Suddenly, trucks are the darlings of the media.
Lots of ink has been spent on the EV truck competition between startup Nikola Corp. and Tesla, Inc. The drama escalated when General Motors this week scrapped its alliance with Nikola, which resulted in Nikola shelving its “Badger” pickup truck.
All this hoopla was about EV trucks. Autonomous trucks, however, are a different story.
Autonomous trucks are getting more attention and heavier investment as the Covid-19 pandemic heightens demand for truck-based transportation services.
In two previous columns I used a pictorial view of the competition and cooperation among the developers and future users of autonomous vehicle software driver platforms. The columns are here:
There are similar software platform battles happening for autonomous trucks. Some of the same software platform players are participating in the autonomous truck sweepstakes.
This column provides a summary and perspectives on where the autonomous truck software platform stands. The following figure is a pictorial view of the leading AV software platform companies and their potential customers. The figure has more coverage of U.S. companies than other regions, but key foreign companies are included.
The figure has four rows of companies with AV software platform companies being the third row from the top. The truck OEMs or truck manufacturers are in the second row. The trucking fleet companies are listed in the bottom row and most are on the side-line today or no information is available. The top row includes the logistics companies and few have released information on autonomous truck testing, but most are likely doing something.
The status of the autonomous truck software driver platforms is a work in-progress and it is not as complex as the AV software platform for robotaxis as you can see below. Many of the truck OEMs, logistics companies and trucking fleets have not chosen software platforms yet. That creates a lot of arrows with question marks in the figure. Future versions of the figure will expand coverage as more companies enter the autonomous truck segments.
click for full size image
(Source: Egil Juliussen)
TuSimple is considered the current leader in autonomous truck development—at least in customer engagement as seen in the above figure. Additional companies have or are working with TuSimple, but their names are not public—the total is over 20. TuSimple is based in San Diego and also has extensive activities in China. TuSimple was founded in 2015 and currently has VC investment of nearly $300 million with another round of $350 million in the works. TuSimple has 40+ autonomous trucks in use in the U.S.
TuSimple has partnerships with two important truck OEMs—Navistar and VW’s Traton truck OEM. Traton owns two truck OEMs, Scandia and MAN, which are important players in Europe. TuSimple plans to operate an autonomous hub-to-hub route between two cities in Sweden using Scania trucks. Navistar plans to sell L4 autonomous trucks in 2024 based on the TuSimple AV software platform.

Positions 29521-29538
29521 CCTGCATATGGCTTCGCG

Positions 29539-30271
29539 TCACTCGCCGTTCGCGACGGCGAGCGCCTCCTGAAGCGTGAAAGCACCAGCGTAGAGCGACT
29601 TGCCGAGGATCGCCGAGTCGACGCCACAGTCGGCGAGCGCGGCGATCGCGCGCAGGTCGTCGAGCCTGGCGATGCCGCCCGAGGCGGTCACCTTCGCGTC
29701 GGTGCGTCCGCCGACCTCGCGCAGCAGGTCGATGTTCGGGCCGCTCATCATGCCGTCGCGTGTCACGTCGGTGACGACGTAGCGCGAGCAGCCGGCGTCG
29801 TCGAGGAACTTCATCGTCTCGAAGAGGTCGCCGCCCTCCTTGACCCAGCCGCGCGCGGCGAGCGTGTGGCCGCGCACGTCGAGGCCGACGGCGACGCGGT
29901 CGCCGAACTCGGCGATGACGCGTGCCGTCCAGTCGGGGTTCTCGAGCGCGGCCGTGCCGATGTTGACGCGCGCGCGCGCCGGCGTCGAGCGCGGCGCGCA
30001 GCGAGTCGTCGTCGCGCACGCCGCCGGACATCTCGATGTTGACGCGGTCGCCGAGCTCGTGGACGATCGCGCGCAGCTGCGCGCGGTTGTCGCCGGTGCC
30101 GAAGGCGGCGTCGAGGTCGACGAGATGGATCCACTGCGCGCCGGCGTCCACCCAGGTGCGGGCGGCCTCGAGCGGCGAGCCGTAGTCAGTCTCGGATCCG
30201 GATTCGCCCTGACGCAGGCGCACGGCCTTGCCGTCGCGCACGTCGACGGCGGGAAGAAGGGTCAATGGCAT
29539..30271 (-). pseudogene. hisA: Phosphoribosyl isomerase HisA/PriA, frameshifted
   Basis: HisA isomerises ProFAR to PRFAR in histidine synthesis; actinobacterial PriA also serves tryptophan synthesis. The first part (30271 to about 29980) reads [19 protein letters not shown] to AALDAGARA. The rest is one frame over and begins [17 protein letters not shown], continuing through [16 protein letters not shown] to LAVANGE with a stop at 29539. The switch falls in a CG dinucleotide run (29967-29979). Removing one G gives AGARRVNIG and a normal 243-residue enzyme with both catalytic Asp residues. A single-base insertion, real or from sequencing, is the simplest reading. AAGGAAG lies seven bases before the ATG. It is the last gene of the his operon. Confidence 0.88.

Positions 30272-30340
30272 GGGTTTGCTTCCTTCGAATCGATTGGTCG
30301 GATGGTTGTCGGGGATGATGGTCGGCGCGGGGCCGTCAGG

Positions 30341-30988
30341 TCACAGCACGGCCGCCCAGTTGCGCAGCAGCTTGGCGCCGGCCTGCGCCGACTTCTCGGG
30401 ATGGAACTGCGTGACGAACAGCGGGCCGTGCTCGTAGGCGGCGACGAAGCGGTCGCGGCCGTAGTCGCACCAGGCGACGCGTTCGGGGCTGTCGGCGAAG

TuSimple has testing partnerships with several trucking fleets such as UPS, Penske Truck Leasing, U.S. Xpress and grocery and food-service distributor McLane, which is owned by Berkshire Hathaway. UPS was one of the first customers to sign up with TuSimple.
In July 2020, TuSimple announced with key trucking players the start of an autonomous freight network (AFN) in the U.S. The AFN will have three stages with expanding coverage.
Phase 1 happens in 2020 and 2021 and includes service between Phoenix, Tucson, El Paso, Dallas, Houston and San Antonio. The longest route is a 1,000-mile drive between Phoenix and Dallas. Phase 2 is planned for 2022-23 will add service from Los Angeles to Jacksonville. The phase 3 goal is to be shipping nationwide by 2024.
Three of its current customers have made undisclosed investments in TuSimple—VW Traton, Navistar and UPS.
TuSimple is using Nvidia GPU platforms and has an agreement with ZF for computer hardware production using the ProAI product line. ZF will also produce some the AV sensors.
Waymo is recognized as the leader in AV software platform development due to its early start in 2009 and extensive investments. It has developed the Waymo Driver software platform that is focused on three AV use-cases—robotaxis, autonomous trucks and goods deliveries. The robotaxi service started in Phoenix area with paying customers in December 2018 with a safety driver as a backup. Waymo started driverless service for a small portion of its rides in September 2019 with nearly all becoming driverless in October 2020.
Waymo is testing goods delivery with the vans used in its robotaxi service in Phoenix area. In early 2020, Waymo started a pilot project with UPS to pick up packages at UPS stores and deliver the packages at UPS sorting facilities.
Waymo is a latecomer to the autonomous trucking business but is now picking up speed with the formation of Waymo Via to focus on autonomous trucking. Waymo Via has started testing in Texas, New Mexico, Arizona and California corridor. Waymo Via is using Dallas as a center of autonomous truck testing.
In October 2020, Daimler became Waymo Via’s first autonomous truck customer, which is a significant event. Daimler owns two leading truck brands in N. America, Freightliner and Western Star, and the combination is leader in truck sales in the U.S. With Daimler truck brand included, Daimler is the world leader in truck sales.
Daimler purchased Blacksburg, Va.-based Torc Robotics in 2019 to boost its autonomous truck development. Torc is a pioneer in self-driving technology with its founders participating in the DARPA events that kick-started the AV race.
Waymo has the most experience in AV technology and the most AVs in operation. By now, Waymo has over 25 million miles of road testing and around 20 billion miles of virtual or simulation testing. Waymo has about 1,500 employees with the vast majority in Waymo One—its robotaxi service business. All of this experience is now being leveraged to Waymo Via development and was a key factor in getting Daimler as its first truck customer. Waymo Via is likely to add more trucking customers in the future.